This weekend I've been conducting a facilitation training in Bellingham WA—Weekend V of VIII—and the teaching theme was Power and Leadership (each of the eight weekends we focus on a major aspect of what facilitators need to understand and keep in mind when trying to run dynamic and productive meetings).

While exploring the dynamics of privilege, Ma'ikwe (my teaching partner) explained that when people lose their privilege it feels like discrimination. Her essential point was that loss feels like loss, even when it's bringing everyone to even. As I sat with that it occurred to me that it might make a difference if your new position was the result of reverse discrimination… or maybe not.

In groups that work on becoming aware of how privilege skews the distribution of power, it's not unusual to consider adopting practices (at least for a time) where the group purposefully disfavors those segments who have benefited from unearned privilege and a slanted playing field. 

As an example, let's unpack the landmark University of California v. Bakke case in 1978, where the US Supreme Court looked at the affirmative action policy of the UC-Davis medical school to favor non-white applicants for the express purpose of correcting pernicious societal discrimination against non-whites. While the court ultimately struck down the UC-Davis policy for going too far, it provided the basis for supporting affirmative action programs in general, which subsequently became a legal precedent, and the underpinning of affirmative action programs today.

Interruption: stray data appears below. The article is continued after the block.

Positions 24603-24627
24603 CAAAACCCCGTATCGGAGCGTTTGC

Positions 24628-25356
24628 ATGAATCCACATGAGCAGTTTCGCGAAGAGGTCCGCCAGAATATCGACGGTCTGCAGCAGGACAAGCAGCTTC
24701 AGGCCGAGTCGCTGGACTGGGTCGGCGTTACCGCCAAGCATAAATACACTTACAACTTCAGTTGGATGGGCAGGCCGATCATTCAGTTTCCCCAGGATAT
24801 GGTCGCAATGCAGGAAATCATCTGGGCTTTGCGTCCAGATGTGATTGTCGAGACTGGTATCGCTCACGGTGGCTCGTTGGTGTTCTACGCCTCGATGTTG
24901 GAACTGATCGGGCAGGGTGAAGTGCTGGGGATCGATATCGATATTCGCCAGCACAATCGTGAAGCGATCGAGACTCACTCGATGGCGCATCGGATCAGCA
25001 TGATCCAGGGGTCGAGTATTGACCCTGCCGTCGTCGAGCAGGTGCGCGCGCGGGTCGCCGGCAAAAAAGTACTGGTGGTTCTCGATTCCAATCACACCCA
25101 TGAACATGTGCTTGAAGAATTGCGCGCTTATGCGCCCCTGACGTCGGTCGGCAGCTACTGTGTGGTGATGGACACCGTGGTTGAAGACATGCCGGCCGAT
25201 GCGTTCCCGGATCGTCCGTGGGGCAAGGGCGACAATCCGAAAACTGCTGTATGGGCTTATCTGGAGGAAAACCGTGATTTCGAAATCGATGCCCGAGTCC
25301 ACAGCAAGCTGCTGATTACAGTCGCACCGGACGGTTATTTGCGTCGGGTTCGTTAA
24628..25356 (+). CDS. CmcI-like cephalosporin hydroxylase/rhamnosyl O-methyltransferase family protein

Two things are in play here: 

a) Recognition that there have been longstanding forms of discrimination in the society that are not what we want—I'm talking about race, gender, class, ethnicity, sexual orientation, gender identity, religious affiliation, whether or not you have children—those kinds of things.

b) In the interest of hastening the process of closing the gap between what exists and where we want be with respect to those kinds of discrimination, it is acceptable, at least for a time, to adopt policies that intentionally discriminate against those segments of society that previously enjoyed the benefits of privilege.

The first point was addressed in Civil Rights legislation. It was the second point that the Bakke case pivoted around, and the focus of this essay is to explore whether there is any significant difference between how it feels to undergo a power drop because of a) alone (the loss of privilege), or because of a) and b) combined (loss of privilege plus reverse discrimination). While it's an interesting question in its own right, I am not looking at whether reverse discrimination is a good practice; I am only exploring its impact on those whose power is reduced by it.